Hello, I'm Luca.
I'm designing a transimpedance with OPA699. Power supply is between 0V and +5V and the output limiters are +3V and +2V.
Everything work well untill the OPA699 saturate; in this case the recovery from saturation are very slow (hundred of nS) like other opamp.
My question is: is fast overdrive recovery time refer to the voltage exceed output limiters but that not saturate the OPA699?
Thanks a lot,
Please see below for some information on the behavior of the OPA699 that you are seeing.
When the OPA699 saturates and the op amp goes open loop, the + and - inputs are no longer at the same potential (no longer virtually shorted). For as long as the input has a large differential voltage (Vid), the output will remain saturated. The output only begins its recovery when this input differential voltage has been reduced such that the ideal output (Vout = Vid*Aol, where Aol = open loop gain) is within the op amp’s linear output range. For a regular op amp without a limiting function, the recovery time can be very long (ns to us), but for the OPA699 which has a limiting function at the output, this recovery time is limited to 1ns. This is the case when the OPA699 is configured in a regular non-inverting or inverting gain configuration. When the input signal changes and the input differential voltage reduces, the output quickly recovers from saturation and resumes linear operation.
However, this is not the case in a transimpedance circuit. Even when the input current signal has been reduced into what would be the ideal linear region, the input differential voltage persists until the voltage on the capacitances at the inverting node has discharged sufficiently through Rf. Simulations will show this. See the attached “OPA699 TIA” Tina simulation.
One way to take advantage of the limiting function of the OPA699 (if this is to go to an ADC, for example) is to cascade a TIA stage using a very low noise op amp such as the OPA847 followed by a regular gain stage implemented using the OPA699. The gain of the transimpedance stage should be limited to ensure that no input will cause its output to saturate. The OPA699 voltage gain stage can make up the rest of the gain without worry of saturating due to unwanted inputs. See the attached “OPA699 TIA composite” Tina simulation. The initial OPA847 stage provides a transimpedance gain of 7.1 kΩ and the subsequent OPA699 stage provides a gain of 6V/V. The total gain is 42.6 kΩ.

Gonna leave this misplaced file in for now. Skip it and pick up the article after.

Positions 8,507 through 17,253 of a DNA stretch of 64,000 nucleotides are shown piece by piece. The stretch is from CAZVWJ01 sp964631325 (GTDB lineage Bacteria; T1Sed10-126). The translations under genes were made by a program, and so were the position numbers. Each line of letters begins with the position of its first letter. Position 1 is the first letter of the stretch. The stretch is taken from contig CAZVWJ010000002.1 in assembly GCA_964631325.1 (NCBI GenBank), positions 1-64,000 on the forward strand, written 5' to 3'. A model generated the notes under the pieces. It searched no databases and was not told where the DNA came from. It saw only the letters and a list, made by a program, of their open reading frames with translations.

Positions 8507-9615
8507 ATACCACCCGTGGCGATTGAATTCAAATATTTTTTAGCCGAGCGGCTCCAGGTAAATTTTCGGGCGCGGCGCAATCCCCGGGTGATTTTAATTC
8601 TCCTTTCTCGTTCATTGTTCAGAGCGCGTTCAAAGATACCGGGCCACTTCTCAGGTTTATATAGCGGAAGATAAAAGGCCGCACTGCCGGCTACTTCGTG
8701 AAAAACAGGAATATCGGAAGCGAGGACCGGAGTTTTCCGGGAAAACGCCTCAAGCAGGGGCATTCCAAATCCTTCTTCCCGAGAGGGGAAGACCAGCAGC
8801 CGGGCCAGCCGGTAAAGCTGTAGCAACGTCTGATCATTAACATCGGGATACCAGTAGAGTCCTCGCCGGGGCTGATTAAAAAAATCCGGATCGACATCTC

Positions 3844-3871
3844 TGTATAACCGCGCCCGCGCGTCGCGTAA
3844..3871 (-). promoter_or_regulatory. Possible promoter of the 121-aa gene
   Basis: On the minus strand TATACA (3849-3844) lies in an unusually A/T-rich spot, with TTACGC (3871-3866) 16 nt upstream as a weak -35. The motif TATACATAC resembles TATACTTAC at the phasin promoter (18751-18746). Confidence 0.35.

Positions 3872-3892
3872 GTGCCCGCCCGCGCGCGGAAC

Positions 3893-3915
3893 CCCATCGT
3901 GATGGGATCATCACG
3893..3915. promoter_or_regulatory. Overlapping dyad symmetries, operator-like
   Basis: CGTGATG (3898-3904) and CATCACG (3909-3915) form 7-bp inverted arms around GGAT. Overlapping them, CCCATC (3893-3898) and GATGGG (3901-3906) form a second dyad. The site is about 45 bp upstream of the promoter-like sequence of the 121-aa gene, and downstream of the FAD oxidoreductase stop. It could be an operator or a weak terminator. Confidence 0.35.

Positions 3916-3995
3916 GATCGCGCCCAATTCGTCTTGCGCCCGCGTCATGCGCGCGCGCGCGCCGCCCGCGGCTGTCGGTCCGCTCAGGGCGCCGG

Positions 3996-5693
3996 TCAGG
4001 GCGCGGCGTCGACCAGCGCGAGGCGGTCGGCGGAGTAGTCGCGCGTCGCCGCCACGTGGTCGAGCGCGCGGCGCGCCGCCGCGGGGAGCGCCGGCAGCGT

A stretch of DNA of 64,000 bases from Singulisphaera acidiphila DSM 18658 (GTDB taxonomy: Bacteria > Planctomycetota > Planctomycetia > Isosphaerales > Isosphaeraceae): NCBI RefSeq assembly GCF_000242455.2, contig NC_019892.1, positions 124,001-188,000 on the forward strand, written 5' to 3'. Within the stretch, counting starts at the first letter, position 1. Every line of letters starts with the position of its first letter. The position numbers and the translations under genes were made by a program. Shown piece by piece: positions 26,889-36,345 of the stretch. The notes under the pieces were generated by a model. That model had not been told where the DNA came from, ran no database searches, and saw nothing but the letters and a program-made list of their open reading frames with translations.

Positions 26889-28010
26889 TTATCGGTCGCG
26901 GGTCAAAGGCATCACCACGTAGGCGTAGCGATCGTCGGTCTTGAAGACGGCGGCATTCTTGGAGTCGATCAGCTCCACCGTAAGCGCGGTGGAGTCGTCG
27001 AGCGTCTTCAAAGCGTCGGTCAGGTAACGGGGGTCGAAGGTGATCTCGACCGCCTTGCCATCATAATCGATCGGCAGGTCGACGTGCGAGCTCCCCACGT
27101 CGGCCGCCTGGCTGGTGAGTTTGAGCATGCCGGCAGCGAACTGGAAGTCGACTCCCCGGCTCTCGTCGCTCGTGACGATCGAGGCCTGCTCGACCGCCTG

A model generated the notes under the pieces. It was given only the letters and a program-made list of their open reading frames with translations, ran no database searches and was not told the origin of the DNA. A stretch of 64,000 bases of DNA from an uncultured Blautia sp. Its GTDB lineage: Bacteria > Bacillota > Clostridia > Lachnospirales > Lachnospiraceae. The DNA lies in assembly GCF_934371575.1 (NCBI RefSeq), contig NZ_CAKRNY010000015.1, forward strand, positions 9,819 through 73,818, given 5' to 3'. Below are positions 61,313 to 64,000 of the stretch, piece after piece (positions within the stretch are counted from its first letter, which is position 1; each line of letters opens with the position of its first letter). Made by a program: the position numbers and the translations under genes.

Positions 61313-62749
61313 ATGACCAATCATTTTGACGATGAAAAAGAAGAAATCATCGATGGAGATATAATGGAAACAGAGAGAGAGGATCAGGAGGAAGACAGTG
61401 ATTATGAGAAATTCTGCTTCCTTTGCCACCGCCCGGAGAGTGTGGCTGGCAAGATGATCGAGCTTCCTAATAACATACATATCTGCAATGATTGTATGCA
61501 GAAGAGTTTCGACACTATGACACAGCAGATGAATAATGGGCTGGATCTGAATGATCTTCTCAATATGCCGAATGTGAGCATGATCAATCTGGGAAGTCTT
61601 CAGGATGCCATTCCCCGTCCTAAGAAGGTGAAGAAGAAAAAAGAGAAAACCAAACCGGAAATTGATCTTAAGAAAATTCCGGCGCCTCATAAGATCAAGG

For example, say the desired input signal is +/-20uA but there is the potential for the input to spuriously go as high as +/-100uA. With a TIA gain of 7.1kΩ the +/-20uA will be amplified to +/-140mV and the +/-100uA will be amplified to +/-710mV. This is within the linear output range of the OPA847. Since the original +/-20uA is the typical, desired signal, the gain of the OPA699 is set to 6V/V to amplify the signal further to ~1.7Vpp (for an ADC). The undesired +/-100uA signal (+/-710mV at OPA847 output) causes the OPA699 output to saturate, but the OPA699 quickly recovers back into linear operation.
Another option is to use either back-to-back diodes on the input pair, or a single diode to keep the input within the Vlim range; however this would add capacitance on the input. This may work, but the above may prove to be the better solution.
I hope this helps answer your question, please let me know if you have any further concerns.
Ranji C. Bhola
3782.OPA699 TIA composite.TSC
Thanks for your fast reply.
My problem is the wide range of input signal (from 500uA to 0,5uA). The frequency of this digital signal is 1MHz.
Your reply is clear: with normal transimpedance I can't reach my goal. I tried with the diode, but recovery time was always 300-600nS (too much for a 1MHz square wave). I have to find other solution. Do you know some op-amp or comparator that are useful for my application (1 MHz digital transimpedance with a wide imput range)?
Have you tried implementing the approach I detailed above in which you can try cascading the TIA stage using a very low noise amp such as the OPA847? Please see the above attached (OPA699 TIA Composite) TINA simulation for the data on performance.
Let me know if that solution would fit your design and if you have any further concerns.
I tried many solutions because my goal is to have the widest range of input current as possible (from 10nA to 500uA). I used in TIA stage LMH6642 (G=200k) with diode limitation and LMH6624 with two diode for voltage gain (G=1000). Noise and Jitter are my new problem, but the eye diagram (after a comparator) with a bitrate of 2Mb is very good.
Do you think that my solution is a good choice? Or with OPA699 and OPA847 I'm able to reach better result?
PS: I didn't use OPA847 because I hadn't still in laboratory. It will arrive next week.
The noise and jitter is definitely prevalent in your above mentioned solution, and it is stemming from the LMH6642, the jitter may be coming from the slew rate limitation in the LMH6624.
I would recommend using an OPA656 instead of the LMH6642 as it has a high TIA gain, very low input bias current, and FET inputs to have very low noise; however there will not be rail-to-rail operation in that device. Then you may try an OPA699 or OPA847 to replace the LMH6642.
The OPA699 would help the jitter if the cause is solely the slew rate limitation.
The OPA847 would help the jitter if the cause is the Bandwidth limitation.
As for the solution I mentioned to you in the previous post with the OPA699 and OPA847 the testing would be able to verify if this solution is a better option vs your solution above.
For either case I would recommend powering the devices in the manner depicted in the attached image as this will help with PSRR & Oscillations. (Example below uses OPA656 and OPA699 or OPA847)
Let me know if you have any further questions and how this turns out for you.
For the above circuit, that resistor should be an inductor.
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